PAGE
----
Testimony of Mary Katherine West, Home Visiting Program Manager, before the Committee on Health

April 29, 2024
Person Testifying: Mary Katherine West
Title: Home Visiting Program Manager, DC Action
Testimony Heard By: Committee on Health
Type of Hearing: Budget Hearing

Good morning Chairperson Henderson and members of the Committee on Health. Thank you for the opportunity to address the Committee as it conducts this budget oversight hearing for the Department of Health Care Finance. Thank you, Chairperson Henderson for your ongoing support for families in the District. My name is Mary Katherine West, and I am the Chair of the DC Home Visiting Council and Program Manager for Early Childhood at DC Action. I am a member of the Under 3 DC Coalition, and a Ward 1 resident.

DC Action uses research, data, and a racial equity lens to break down barriers that stand in the way of all kids reaching their full potential. Our collaborative advocacy initiatives bring the power of young people and all residents to raise their voices to create change. We are also the home of DC KIDS COUNT, an online resource that tracks key indicators of child and youth well-being. 

​The DC Home Visiting Council is a body of home visiting providers, local government agency representatives, early childhood advocates, managed care organizations, and other partners that works to strengthen the understanding, implementation, and sustainability of home visiting as a strategy to support positive child and family outcomes in the District of Columbia.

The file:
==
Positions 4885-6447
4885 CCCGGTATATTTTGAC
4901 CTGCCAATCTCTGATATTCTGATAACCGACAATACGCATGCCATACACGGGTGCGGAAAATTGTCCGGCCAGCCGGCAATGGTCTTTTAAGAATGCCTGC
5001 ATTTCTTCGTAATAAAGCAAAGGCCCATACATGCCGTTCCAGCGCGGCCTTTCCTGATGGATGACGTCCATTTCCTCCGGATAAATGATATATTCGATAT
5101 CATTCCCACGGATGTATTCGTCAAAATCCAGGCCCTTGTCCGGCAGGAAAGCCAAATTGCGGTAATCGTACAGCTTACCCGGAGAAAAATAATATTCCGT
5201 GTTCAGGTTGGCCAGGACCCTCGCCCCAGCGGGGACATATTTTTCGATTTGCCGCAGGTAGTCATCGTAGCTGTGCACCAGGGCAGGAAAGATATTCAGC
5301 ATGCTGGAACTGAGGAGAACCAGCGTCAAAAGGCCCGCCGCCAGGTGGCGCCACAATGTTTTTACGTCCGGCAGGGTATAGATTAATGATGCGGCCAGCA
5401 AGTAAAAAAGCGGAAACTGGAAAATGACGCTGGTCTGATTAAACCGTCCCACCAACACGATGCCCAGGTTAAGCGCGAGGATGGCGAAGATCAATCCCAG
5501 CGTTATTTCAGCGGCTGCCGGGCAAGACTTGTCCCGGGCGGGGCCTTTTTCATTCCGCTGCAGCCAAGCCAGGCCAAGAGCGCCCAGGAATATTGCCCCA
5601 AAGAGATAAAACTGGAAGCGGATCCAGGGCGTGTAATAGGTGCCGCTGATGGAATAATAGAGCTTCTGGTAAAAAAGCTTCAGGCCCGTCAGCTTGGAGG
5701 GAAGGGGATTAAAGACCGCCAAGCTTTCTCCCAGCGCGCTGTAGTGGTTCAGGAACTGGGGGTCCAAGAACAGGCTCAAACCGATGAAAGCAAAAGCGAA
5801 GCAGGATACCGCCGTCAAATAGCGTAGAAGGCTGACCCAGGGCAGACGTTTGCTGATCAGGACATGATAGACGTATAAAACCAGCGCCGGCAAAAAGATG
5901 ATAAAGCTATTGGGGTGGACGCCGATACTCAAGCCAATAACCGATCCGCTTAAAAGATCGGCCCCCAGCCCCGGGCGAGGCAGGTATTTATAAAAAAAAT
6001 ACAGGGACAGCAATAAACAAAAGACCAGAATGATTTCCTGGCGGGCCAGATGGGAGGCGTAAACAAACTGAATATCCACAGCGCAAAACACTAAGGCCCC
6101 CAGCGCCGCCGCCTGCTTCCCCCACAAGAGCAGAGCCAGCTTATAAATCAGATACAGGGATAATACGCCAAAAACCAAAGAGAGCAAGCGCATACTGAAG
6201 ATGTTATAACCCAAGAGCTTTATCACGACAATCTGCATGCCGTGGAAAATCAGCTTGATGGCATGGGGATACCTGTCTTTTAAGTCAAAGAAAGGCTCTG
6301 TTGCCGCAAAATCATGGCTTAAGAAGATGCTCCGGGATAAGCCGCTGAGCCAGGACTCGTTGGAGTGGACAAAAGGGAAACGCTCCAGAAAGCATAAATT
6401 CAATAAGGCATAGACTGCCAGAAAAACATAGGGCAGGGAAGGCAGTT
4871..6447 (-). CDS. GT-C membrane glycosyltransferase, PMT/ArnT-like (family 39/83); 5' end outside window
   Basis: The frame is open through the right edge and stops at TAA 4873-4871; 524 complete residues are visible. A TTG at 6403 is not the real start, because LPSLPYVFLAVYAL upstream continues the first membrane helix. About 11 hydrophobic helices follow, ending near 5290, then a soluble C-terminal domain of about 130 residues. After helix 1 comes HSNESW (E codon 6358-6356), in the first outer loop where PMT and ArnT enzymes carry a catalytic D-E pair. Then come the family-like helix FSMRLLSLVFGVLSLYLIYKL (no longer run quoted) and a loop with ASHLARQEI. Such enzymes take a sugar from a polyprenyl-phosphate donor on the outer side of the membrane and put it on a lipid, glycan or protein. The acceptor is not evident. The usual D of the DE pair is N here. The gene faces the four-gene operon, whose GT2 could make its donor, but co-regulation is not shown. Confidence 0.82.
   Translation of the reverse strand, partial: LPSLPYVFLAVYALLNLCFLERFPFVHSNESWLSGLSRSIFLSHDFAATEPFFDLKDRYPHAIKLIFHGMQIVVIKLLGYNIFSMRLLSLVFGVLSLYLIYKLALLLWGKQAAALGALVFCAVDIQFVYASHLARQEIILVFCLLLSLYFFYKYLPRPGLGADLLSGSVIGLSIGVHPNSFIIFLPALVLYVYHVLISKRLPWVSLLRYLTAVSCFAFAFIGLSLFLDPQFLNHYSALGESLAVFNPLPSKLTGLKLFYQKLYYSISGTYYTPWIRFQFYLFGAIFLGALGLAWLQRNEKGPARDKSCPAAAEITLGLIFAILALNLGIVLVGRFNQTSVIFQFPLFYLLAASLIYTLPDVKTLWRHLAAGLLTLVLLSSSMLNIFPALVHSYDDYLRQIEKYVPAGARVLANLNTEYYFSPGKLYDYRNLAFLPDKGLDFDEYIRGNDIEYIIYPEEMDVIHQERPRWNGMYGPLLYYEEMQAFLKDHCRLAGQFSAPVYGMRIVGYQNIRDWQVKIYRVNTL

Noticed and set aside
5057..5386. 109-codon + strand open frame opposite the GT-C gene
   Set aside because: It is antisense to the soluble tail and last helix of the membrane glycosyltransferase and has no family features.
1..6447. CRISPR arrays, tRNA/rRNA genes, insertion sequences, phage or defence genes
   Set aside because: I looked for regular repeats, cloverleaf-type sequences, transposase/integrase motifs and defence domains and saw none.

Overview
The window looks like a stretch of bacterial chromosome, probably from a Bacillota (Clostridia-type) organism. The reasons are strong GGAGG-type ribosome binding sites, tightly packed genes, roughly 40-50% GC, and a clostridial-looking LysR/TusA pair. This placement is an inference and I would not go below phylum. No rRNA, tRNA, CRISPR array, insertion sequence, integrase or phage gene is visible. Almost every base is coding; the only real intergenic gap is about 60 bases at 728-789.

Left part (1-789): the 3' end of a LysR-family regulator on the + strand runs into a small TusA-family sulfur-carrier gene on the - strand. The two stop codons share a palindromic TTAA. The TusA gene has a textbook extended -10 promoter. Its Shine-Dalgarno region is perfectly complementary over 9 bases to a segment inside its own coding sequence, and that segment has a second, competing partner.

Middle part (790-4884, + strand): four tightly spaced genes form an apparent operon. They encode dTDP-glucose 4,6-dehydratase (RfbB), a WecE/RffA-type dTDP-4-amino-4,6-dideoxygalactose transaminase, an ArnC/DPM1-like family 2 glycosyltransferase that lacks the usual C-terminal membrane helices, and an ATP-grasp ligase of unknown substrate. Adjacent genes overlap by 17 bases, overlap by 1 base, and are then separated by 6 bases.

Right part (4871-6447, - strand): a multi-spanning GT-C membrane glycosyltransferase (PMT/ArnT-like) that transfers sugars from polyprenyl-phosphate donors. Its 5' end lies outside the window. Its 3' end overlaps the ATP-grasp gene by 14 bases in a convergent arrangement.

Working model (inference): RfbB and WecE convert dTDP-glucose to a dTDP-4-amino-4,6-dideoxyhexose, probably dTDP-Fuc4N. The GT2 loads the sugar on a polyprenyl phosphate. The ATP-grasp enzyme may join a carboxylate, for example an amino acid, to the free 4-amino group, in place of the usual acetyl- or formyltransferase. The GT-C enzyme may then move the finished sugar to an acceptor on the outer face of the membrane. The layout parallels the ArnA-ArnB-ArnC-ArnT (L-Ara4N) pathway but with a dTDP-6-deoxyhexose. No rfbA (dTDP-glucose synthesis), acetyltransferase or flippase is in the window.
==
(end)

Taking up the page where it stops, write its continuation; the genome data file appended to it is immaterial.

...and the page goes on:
We thank the Mayor and the Department of Health Care Finance for the addition of a recurring $225,000 home visiting grant in the FY25 budget, which will support the Nurse Family Partnership program. However, this year, this program needs additional one-time funding of $475K. 

We also want to thank you for working with us over the past several months to adjust the FIS for the Home Visiting Services Reimbursement Act. We hope that the OCFO will make these adjustments, and ask that the Council fund this bill at $137K for FY25.

Home visiting plays a valuable role in the District’s early childhood system.

Home visiting is an individualized service that connects expectant families through families with children five and under with a trained professional to create a safe and stable environment for child development and for parents to reach their parenting goals. To learn more about the scope of home visiting programs in the District, please refer to my performance oversight testimony.

The Nurse-Family Partnership Fills Critical Gaps

The Nurse Family Partnership program is an evidence-based home visiting model that is over 50 years old. NFP programs create an alternative pathway for families to access quality health care by matching expecting parents with registered nurses. Families enroll in the program prenatally and their nurse delivers high-quality visits and interactions through the child’s second birthday. To learn more about NFP’s evidence base, refer to my performance oversight testimony.

With support from the District, the Nurse Family Partnership began in the District in 2021 and has been operating successfully as a pilot program over the last three years.